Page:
Our new restaurant reviews are part of a series of conversations we’re developing to help you save time and stay informed on what’s happening in the city. Be sure to sign up to receive the latest on the city’s food scene.
Somerville has long been a magnet for cool indie chefs, a logical place to alight when you can’t abide by Boston’s absurdly high operating costs. Lately I keep finding myself in Somerville’s Union Square, wandering from newer destinations like romantic Peruvian hotspot Celeste and fabulous hipster food/drink/retail mini-mall Bow Market, to older standbys like arty-cocktail hideaway Backbar. The opening of T&B Pizza adds to the excellent reasons to wade through the square’s current Green Line extension construction morass. T&B is from chef Tim Wiechmann and GM Bronwyn Wiechmann, a married couple that have been slinging original, soulful, subtly high-technique food all over Cambridge and Somerville for a dozen years. Located a Frisbee toss from their Mitteleuropean brews-and-wursts joint Bronwyn, T&B features an enormous, gleaming copper-clad wood-fired oven right up front, the source of much of the menu’s deliciousness.
Pizza’s in the name, and it’s the main attraction, as that glamorous beast of an oven produces first-rate Neapolitan-style pies, with round, puffy-edged, thin crusts that days-long dough fermentation lends deep flavor, flames bestowing a judicious bit of char at the edges and bottom, with a gently acidic edge from well-balanced, bright tomato sauce. We swooned over a mushroom pie ($17) with hen-of-the-woods and oyster mushrooms, showered with fresh oregano and garlic, dotted with ricotta and drizzled with lemon after coming out of the oven. (The choice to lay on some ingredients after cooking is smart, keeping flavors vivid and the pies crisp). Bacon and jalapeño ($16) is another winner, mozzarella and Romano softening the smokiness of superb bacon and the capsaicin bite of lightly pickled jalapeño slices.
More novel is the Roman al taglio (“cut”) style, beloved in Rome but only just making inroads into the States. Dough that has been cold-fermented for 36 hours and hand-folded yields a crust of medium thickness and uncommon bubble structure — think focaccia, but softer, lighter and far less oily – with the finished product cut into squares with big shears. It’s a nifty addition to Boston’s fast-growing array of intriguing pizza styles (like Detroit pizza at Avenue Restaurant in Ball Square). The resulting floppy but sturdier foundation better suits ingredient pile-ups like crumbled, sweet-spiced kielbasa ($19) with copious garlic and big slices of green bell pepper, and Mexican street corn ($20) with chewy chunks of slow-roasted pork shoulder and the familiar elote medley of corn, dried chili, crema, lime and cilantro.
The menu also features plenty of generous small plates, many carrying lovely whiffs of wood-fired oven smoke and slices of plain al taglio crust, like gently fire-roasted, late-summer tomatoes with olives ($8), and a stunning blackened eggplant baba ghanoush ($9) flecked with eggplant skin and showered with sesame seeds. There’s a fine little salad of baby lettuces and arugula ($9) with crunchy shaved vegetables and a blackberry-honey vinaigrette, and outstanding pork and beef meatballs ($13) in a tomato ragout with mozzarella, basil and Romano, the spicing pleasantly more reminiscent of Turkey or Greece than Italy. We were less enamored with fire-roasted beets ($9), finding the addition of mascarpone to be oddly dessert-like, and shrimp pintxos ($11) on skewers with wheels of corn on the cob and chunks of pineapple dressed with BBQ sauce: disappointingly bland. The short list of desserts include a comforting, not-too-sweet scoop of banana pudding ($8) built on custard and crushed Nilla wafers.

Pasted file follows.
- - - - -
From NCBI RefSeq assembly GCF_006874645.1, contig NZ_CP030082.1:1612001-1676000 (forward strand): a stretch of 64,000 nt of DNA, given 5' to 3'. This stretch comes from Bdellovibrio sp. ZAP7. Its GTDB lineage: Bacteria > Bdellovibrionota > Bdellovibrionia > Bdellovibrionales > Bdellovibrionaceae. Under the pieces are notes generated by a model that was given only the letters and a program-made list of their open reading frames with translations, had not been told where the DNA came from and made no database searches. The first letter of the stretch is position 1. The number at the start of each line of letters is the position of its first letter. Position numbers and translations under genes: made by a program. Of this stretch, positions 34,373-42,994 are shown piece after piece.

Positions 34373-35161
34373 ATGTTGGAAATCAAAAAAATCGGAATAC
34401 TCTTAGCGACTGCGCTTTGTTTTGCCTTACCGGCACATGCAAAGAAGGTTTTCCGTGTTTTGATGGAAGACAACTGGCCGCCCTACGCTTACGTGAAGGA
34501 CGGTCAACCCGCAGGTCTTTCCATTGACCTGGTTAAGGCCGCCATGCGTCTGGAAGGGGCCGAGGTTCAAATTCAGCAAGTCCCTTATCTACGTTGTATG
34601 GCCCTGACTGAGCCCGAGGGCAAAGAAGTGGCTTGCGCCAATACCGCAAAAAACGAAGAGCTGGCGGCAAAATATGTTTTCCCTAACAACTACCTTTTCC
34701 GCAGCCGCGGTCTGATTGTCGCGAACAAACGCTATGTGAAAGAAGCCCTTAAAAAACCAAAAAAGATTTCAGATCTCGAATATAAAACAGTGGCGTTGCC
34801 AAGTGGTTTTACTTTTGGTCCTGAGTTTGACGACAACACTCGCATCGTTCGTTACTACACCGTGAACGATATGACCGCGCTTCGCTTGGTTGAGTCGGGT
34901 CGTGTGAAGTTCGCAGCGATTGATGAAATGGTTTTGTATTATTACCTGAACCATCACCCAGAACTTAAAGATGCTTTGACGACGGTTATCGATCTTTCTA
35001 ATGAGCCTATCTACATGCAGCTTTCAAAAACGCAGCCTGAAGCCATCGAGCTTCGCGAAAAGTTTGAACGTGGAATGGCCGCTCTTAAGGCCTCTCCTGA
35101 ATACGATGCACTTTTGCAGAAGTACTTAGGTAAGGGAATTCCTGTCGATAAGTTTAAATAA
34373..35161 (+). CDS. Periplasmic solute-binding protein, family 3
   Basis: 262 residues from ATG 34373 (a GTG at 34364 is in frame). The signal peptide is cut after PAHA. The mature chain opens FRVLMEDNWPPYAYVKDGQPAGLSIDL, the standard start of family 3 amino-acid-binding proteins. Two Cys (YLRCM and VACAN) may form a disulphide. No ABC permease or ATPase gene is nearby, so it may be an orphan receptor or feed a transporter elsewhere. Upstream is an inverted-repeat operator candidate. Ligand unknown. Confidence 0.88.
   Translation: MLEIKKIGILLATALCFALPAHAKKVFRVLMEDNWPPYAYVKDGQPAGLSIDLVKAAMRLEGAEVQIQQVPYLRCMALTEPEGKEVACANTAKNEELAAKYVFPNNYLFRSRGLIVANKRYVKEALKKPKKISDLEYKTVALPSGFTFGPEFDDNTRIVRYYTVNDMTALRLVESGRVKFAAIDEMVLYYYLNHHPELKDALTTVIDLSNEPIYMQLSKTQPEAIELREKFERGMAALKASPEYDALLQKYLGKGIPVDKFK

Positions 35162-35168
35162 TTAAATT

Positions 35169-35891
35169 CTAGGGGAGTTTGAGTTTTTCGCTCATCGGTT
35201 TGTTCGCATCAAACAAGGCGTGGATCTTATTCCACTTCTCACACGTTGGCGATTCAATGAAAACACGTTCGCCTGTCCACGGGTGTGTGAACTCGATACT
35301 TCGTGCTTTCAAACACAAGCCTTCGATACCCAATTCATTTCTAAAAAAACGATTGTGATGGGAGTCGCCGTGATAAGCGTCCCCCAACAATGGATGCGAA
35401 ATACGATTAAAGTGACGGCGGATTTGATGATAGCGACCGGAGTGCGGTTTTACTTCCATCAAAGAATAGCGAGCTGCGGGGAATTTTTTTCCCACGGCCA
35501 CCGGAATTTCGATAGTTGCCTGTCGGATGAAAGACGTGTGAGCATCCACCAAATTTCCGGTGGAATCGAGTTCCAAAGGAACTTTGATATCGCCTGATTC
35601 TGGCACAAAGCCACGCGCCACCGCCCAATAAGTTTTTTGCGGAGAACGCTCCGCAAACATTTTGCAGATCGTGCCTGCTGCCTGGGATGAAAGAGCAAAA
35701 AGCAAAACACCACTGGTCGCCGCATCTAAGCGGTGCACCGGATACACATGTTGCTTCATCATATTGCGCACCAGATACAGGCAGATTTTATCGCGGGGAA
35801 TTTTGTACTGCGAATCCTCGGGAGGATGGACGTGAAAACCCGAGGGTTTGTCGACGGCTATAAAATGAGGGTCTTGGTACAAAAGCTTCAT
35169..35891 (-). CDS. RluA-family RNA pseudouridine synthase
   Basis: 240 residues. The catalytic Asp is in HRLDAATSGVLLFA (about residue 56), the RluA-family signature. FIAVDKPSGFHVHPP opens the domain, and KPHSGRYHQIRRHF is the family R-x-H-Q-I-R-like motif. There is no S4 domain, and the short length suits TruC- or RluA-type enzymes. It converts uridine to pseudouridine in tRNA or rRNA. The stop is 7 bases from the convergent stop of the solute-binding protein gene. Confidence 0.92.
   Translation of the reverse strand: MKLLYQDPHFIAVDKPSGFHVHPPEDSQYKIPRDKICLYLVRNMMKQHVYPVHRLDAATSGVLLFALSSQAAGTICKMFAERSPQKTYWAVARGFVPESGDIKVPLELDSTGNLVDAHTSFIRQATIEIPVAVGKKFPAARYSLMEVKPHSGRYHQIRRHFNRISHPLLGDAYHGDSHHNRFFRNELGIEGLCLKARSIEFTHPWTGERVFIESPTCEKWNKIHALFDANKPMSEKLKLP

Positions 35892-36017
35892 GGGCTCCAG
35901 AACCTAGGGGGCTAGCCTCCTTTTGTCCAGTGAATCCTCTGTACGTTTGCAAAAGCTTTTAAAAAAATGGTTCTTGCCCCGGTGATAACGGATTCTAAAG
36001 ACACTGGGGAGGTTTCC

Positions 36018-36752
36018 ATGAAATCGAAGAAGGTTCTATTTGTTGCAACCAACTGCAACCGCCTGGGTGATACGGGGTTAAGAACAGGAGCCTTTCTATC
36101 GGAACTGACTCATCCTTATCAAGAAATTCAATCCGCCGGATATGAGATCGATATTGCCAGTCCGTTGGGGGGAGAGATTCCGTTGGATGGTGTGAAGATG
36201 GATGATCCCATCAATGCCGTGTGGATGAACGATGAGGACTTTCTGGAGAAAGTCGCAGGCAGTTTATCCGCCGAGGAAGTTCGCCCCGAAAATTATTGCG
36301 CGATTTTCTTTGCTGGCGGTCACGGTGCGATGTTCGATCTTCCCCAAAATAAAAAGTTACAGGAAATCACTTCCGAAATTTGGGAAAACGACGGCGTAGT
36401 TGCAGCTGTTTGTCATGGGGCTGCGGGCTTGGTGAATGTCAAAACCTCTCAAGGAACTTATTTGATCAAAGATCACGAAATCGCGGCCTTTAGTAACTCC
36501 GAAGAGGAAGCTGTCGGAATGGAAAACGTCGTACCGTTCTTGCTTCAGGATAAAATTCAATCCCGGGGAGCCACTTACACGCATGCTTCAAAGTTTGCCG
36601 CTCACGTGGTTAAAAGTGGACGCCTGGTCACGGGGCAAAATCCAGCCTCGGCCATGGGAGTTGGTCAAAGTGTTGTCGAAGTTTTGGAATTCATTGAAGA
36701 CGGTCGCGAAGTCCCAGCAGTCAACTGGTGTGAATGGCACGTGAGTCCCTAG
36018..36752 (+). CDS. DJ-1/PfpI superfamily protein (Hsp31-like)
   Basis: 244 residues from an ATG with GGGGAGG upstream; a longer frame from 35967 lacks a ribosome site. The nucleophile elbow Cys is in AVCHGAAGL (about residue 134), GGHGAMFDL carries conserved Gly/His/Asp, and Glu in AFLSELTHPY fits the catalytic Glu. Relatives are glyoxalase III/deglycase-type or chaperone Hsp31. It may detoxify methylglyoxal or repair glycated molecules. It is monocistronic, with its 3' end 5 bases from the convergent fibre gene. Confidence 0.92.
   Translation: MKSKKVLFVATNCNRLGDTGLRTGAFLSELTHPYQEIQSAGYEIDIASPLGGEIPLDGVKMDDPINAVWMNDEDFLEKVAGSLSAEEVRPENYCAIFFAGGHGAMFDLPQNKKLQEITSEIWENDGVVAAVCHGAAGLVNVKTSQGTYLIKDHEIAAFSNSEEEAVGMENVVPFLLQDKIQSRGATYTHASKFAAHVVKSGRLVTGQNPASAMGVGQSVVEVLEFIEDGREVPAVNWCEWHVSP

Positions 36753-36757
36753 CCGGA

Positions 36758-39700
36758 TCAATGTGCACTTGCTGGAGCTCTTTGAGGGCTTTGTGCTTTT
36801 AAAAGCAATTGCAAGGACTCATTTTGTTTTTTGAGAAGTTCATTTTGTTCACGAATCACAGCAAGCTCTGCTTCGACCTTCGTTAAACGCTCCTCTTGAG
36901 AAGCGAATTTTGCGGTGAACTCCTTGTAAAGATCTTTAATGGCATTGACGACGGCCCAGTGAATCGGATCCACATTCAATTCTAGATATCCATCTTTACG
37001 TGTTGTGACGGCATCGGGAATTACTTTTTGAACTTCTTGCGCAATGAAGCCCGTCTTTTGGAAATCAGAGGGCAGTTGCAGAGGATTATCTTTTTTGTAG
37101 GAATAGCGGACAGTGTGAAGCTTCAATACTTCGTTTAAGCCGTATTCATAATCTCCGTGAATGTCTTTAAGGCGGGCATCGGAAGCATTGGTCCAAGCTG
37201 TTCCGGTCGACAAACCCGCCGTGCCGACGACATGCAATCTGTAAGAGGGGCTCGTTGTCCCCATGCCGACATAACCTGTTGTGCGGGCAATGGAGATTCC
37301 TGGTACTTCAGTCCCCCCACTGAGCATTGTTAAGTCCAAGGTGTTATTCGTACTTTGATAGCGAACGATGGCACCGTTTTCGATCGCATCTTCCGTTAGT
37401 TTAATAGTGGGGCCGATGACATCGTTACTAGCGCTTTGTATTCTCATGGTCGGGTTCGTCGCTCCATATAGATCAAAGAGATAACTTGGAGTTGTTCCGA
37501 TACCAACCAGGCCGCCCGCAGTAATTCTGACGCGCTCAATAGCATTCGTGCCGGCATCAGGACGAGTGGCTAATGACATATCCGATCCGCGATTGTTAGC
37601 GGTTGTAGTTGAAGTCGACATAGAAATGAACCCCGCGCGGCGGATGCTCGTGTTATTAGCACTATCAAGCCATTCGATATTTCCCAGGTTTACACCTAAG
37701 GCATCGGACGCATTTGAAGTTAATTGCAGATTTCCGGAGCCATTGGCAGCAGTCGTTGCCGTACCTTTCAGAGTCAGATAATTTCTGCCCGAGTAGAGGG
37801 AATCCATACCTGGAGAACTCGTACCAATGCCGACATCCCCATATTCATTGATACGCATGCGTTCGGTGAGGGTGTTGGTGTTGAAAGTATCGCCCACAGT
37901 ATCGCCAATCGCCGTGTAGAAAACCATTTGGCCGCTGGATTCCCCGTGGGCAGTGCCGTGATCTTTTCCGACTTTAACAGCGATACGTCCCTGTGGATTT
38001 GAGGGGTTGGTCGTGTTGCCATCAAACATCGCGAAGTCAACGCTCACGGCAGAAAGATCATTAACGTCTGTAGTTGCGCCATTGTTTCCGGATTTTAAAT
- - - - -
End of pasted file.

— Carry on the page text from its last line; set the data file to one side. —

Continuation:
Like sibling restaurant Bronwyn, T&B boasts a serious drinks program, with specialty cocktails ($12) like a smoky, Tiki-inflected margarita variant with tequila, mezcal and orgeat syrup, as well as a kooky but bracingly effective reinvention of the mojito, with gentle Old Tom gin subbing for rum, honey for cane sugar, and arugula for mint. Draft root beer with a shot of Mexican Fernet-Vallet ($11) tastes like Moxie for grownups. The short list of wines by the glass (all $11) neatly straddle quirky, affordable options, like the inky, round red that is 2016 El Chaparral de Vega Sindoa, a garnacha from Navarra, while the handful of beers ($7-$10) favors brew-nerdy small New England producers.
The space is small enough to feel like a proper neighborhood joint: 15 seats at the upfront bar, another 18 at nearby tables, plus a cozy dining room for another couple dozen patrons tucked in the back. The rustic wooden tables, open kitchen, glowing (inside and out) oven, and the exposed brick walls, high ceiling and ductwork contribute to a casual, industrial-chic vibe that suits the comfortably-dressed customers and the service’s friendly, laid-back style. At this early stage, our only complaint was some inconsistency in the pies: on slower nights, we occasionally got pizzas that lacked perfect crispness and char, perhaps from an underfueled oven. So be sure to go when it’s busy, though it’s hard to imagine this charming, family-friendly, pocket-sized spot, with its inviting combination of exquisite ingredients and homey, sunny-Mediterranean foundations, having many slack evenings going forward.
T&B Pizza; 251 Washington St., Somerville; Mondays-Wednesdays from 5 p.m. to 11 p.m., Thursdays from 5 p.m. to 12 a.m., Saturdays from 12 p.m. to 10:30 p.m., Sundays from 3 p.m. to 9 p.m.; tbpizza.com